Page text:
The printk() function has a long history of issues and has undergone many iterations to improve performance and reliability. Yet it is still not an acceptable solution to reliably allow the kernel to send detailed information to the user. And these problems are even magnified when using a real-time system. So why is printk() so complicated and why are we having such a hard time finding a good solution?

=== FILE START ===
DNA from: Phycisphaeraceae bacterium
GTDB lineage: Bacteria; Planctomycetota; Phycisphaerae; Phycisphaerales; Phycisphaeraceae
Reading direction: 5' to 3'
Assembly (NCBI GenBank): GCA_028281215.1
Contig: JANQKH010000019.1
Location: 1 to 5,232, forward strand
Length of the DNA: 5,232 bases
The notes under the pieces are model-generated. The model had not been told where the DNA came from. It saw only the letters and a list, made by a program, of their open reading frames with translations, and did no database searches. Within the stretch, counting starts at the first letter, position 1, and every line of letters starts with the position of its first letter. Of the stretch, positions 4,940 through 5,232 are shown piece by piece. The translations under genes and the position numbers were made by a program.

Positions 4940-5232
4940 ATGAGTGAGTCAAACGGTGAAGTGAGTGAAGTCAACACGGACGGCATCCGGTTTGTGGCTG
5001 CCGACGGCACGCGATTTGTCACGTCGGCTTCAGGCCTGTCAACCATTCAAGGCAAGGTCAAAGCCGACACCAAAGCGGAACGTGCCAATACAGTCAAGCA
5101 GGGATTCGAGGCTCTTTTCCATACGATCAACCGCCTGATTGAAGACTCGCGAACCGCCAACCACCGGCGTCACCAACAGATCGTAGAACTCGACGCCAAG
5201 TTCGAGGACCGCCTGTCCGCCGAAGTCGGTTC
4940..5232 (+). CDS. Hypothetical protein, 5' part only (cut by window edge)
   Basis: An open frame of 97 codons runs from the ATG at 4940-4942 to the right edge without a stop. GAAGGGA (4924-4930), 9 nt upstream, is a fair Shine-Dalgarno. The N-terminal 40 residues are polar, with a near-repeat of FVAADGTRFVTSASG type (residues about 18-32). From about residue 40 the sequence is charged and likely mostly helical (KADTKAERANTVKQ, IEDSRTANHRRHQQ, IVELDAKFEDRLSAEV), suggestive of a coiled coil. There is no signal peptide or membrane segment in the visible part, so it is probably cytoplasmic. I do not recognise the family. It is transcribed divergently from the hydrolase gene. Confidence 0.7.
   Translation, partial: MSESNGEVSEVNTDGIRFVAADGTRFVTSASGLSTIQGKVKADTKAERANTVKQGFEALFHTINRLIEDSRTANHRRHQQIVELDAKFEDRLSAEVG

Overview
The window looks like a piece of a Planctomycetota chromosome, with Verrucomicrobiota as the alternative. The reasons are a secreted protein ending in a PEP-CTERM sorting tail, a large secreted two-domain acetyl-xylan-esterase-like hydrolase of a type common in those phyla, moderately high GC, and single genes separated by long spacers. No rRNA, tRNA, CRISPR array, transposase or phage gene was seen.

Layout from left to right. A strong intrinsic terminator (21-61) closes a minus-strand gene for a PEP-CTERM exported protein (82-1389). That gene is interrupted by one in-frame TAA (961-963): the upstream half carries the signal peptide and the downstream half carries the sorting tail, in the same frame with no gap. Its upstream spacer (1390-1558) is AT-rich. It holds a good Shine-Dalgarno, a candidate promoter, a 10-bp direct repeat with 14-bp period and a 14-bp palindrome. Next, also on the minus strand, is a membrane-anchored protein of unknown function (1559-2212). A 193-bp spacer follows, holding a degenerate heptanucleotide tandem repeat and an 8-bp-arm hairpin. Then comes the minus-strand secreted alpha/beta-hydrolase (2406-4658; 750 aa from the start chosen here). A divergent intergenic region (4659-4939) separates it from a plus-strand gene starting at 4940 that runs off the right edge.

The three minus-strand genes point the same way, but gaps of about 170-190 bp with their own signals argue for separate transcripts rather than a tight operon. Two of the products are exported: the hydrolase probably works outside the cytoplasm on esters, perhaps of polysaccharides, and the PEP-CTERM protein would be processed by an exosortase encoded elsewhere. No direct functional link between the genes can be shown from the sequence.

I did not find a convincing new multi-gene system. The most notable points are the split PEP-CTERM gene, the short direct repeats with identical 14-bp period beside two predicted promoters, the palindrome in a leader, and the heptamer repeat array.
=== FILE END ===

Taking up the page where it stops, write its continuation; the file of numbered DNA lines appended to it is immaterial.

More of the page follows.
This talk will briefly cover the history of printk() and why the recent major rework was necessary. It will go through the details of the rework and why we believe it solves many of the issues. And it will present the issues still not solved (such as fully synchronous console writing), why these issues are particularly complex and controversial, and review some of the proposed solutions for moving forward.
This talk may be of particular interest to developers with experience or interest in lockless ring buffers, memory barriers, and NMI-safe synchronization.
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